Two days ago I received a corticosteroid fluoroscopic injection in my left hip. Yesterday morning, I woke up to feeling flu-like symptoms : hotness, nausea, tiredness , lack of appetite . This morning, I woke to a splitting headache which did not subside all day, even with ibuprofen (the only pain reliever that helps me). Now, I can't sleep. On the plus side, my hip pain is just about gone. The injection itself was not painful, but the Novacaine shots (4 of them) were. The injection site is still sore, but my joint pain is much better. Hope it lasts.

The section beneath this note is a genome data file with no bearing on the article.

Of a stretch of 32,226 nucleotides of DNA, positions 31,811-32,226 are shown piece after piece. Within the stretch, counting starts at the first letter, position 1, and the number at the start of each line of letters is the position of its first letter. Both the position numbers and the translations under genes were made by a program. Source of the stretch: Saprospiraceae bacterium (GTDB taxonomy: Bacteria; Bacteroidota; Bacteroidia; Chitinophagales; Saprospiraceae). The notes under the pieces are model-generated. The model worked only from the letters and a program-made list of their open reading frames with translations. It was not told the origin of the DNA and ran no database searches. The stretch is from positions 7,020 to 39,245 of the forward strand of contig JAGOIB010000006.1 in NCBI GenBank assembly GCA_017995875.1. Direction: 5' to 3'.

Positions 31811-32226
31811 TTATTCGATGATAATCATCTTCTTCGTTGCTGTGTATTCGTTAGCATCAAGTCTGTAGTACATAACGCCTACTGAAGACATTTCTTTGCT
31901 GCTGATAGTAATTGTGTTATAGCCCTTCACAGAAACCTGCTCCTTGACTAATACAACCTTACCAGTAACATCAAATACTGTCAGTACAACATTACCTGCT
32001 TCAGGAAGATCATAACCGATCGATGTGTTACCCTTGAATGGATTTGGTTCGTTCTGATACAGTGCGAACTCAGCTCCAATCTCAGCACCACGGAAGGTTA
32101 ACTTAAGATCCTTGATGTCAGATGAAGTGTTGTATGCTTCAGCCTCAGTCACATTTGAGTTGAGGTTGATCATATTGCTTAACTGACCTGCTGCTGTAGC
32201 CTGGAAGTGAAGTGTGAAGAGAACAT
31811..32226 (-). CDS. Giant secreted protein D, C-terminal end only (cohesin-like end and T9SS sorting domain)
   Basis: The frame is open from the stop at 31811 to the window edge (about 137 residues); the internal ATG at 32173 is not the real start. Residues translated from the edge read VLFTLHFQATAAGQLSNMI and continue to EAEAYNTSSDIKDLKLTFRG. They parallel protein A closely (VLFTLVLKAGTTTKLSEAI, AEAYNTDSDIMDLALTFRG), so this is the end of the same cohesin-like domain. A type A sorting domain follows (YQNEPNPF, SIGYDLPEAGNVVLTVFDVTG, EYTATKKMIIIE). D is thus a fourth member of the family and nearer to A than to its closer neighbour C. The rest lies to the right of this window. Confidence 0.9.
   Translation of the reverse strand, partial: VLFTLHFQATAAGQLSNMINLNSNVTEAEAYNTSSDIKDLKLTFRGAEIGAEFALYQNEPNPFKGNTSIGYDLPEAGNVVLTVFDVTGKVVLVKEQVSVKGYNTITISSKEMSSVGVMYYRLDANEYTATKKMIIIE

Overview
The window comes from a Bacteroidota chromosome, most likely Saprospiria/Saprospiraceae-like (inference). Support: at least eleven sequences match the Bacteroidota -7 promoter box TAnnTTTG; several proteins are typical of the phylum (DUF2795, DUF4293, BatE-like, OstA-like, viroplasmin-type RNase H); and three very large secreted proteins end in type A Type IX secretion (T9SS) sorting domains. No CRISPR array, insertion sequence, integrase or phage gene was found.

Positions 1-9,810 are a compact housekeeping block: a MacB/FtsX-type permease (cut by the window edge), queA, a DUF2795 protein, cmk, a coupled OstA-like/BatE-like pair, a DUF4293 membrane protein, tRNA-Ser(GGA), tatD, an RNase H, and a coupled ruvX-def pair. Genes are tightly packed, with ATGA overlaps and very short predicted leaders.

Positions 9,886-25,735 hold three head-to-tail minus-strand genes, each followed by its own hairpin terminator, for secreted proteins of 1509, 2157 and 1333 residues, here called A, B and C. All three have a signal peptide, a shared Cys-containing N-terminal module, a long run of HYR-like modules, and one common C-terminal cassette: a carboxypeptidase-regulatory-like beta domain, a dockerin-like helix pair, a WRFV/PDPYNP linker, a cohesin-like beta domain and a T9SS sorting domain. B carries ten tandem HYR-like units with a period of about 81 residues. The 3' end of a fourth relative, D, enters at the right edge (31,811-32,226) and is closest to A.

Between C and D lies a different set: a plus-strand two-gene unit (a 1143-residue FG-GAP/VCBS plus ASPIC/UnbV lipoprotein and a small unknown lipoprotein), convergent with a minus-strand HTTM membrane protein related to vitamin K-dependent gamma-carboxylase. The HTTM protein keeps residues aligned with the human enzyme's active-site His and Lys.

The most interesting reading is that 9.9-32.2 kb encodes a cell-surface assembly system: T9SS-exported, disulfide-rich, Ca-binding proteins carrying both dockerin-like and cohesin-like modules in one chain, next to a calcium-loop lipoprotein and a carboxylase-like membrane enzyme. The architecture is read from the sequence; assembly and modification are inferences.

Another issue with usage of intra-lesional steroids is the size, length and thickness of the needle used to inject the keloid lesions. Some physicians falsely believe that a large and thick needle should be used to inject large keloid lesions. This belief comes from the fact that injecting some old and dense keloid lesions is a rather difficult task. In treating keloid lesions, the smaller and thinner the needle is, the less damage it causes to the keloid tissue. Dr. Tirgan only uses the smallest and thinnest needles, those that are used to inject insulin under the skin. With this method, Dr. Tirgan is able to inject any keloid.